Cape Town’s emergency desalination plant online

Cape Town’s emergency desalination plant online

The desalination plant at the V&A Waterfront feeds 2.0 megalitres of fresh water a day into Cape Town’s water infrastructure network.

Multi-disciplinary engineering consultancy, WSP, played a crucial role in the fast-tracked development of the City of Cape Town V&A desalination plant, which will feed 2.0 megalitres of fresh water into the city’s network a day.

This desalination plant at the V&A Waterfront forms part of a series of emergency water supply projects the City of Cape Town is implementing to supplement critically low water resource levels in the district. Quality Filtration Systems (QFS), along with Osmoflo, were awarded the work as the main contractor – to build, own and operate the plant, as well as to decommission the plant at the end of the contract term. WSP tendered as sub-consultants to QFS, providing design engineering and site supervision services.

Marthinus Retief, Principal Associate: Coastal, at WSP Maritime Africa, says: “Given the severity of the water crisis in the region, this had to be a rapid execution, top priority project for all parties involved.

“The project was awarded to QFS in January 2018, and WSP immediately started working on the designs, drawings and specifications for the plant’s ancillary components. Practical completion of these components was reached within two months and the plant is now finalising overall commissioning.

“We provided concept to detailed designs, as well as construction drawings and specifications for the desalination plant’s ancillary works. As this project was fast-tracked, significant focus was placed on where we could save time without compromising quality of design or constructability. We also designed the ancillary works in such a way that production can be upgraded by up to 50% if required,” says Retief.

The three main components that make up the ancillary works include the marine intake pipeline and seawater pumping system, the brine discharge system and the injection system to convey the fresh water to the localised water infrastructure network. WSP provided the marine, civil and mechanical design of these components. The desalination process is owned and operated by QFS, along with Osmoflo.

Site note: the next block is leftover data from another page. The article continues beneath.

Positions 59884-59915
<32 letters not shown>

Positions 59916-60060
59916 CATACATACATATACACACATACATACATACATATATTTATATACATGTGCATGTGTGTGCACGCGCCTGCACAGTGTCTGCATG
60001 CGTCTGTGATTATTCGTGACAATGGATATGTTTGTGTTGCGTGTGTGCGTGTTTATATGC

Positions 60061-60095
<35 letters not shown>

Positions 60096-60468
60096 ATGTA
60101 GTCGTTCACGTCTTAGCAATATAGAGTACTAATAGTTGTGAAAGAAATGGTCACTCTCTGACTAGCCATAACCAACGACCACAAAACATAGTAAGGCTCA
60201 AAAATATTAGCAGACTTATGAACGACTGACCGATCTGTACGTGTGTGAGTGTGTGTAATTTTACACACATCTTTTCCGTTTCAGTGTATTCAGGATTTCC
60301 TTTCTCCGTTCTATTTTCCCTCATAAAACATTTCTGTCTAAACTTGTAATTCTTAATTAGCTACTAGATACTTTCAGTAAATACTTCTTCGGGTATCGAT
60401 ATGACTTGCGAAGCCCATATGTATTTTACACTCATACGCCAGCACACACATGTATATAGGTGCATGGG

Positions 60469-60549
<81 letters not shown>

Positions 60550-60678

“The seawater abstraction system is close to the entrance to the V&A basins, but designed for optimised water quality and rapid construction. The desalination process separates the salts from the seawater and produces brine, which is then discharged back into the sea – and the fresh water is fed into the City of Cape Town’s infrastructure networks. Care was taken to discharge the brine in an environmentally acceptable manner,” says Retief.

WSP also provided project management services, as well as site supervision for quality assurance and quick decision-making on site during construction.

“There was always a member of our team on site, working closely with QFS and Southern Oceaneering (the contractor) to ensure that everything was done according to the design and for quality control purposes. This also enabled the project team collectively to collaborate better and ensure that any queries from site could be addressed and decisions executed rapidly.”

Rethinking the norm

WSP designed the brine discharge system to operate under gravity, rather than a pumping system as envisaged within the tender document. By changing the hydraulics WSP was able to optimise this process, which saved the client capital and operational costs on the project.

Together with Southern Oceaneering, WSP designed a geotextile bag weighting system to provide stability for the marine intake pipeline. This enabled the contractor to more easily install the pipeline onto the existing revetment slope and down to the required depth on the seabed. The bags were filled with concrete after installation to provide the required stability against wave action. Being an alternative solution to conventional pre-cast concrete weight collars, it saved time on construction, while reducing risk during pipeline installation. WSP worked closely with the contractor to ensure that the solution was constructible and optimised.

Herman Smit, Managing Director, Quality Filtration Systems (QFS) says: “To ensure the project deadline could be met, we leveraged on the world class expertise of our team of coastal and civil engineers to find solutions that were workable from a design perspective and quick to implement from a construction perspective.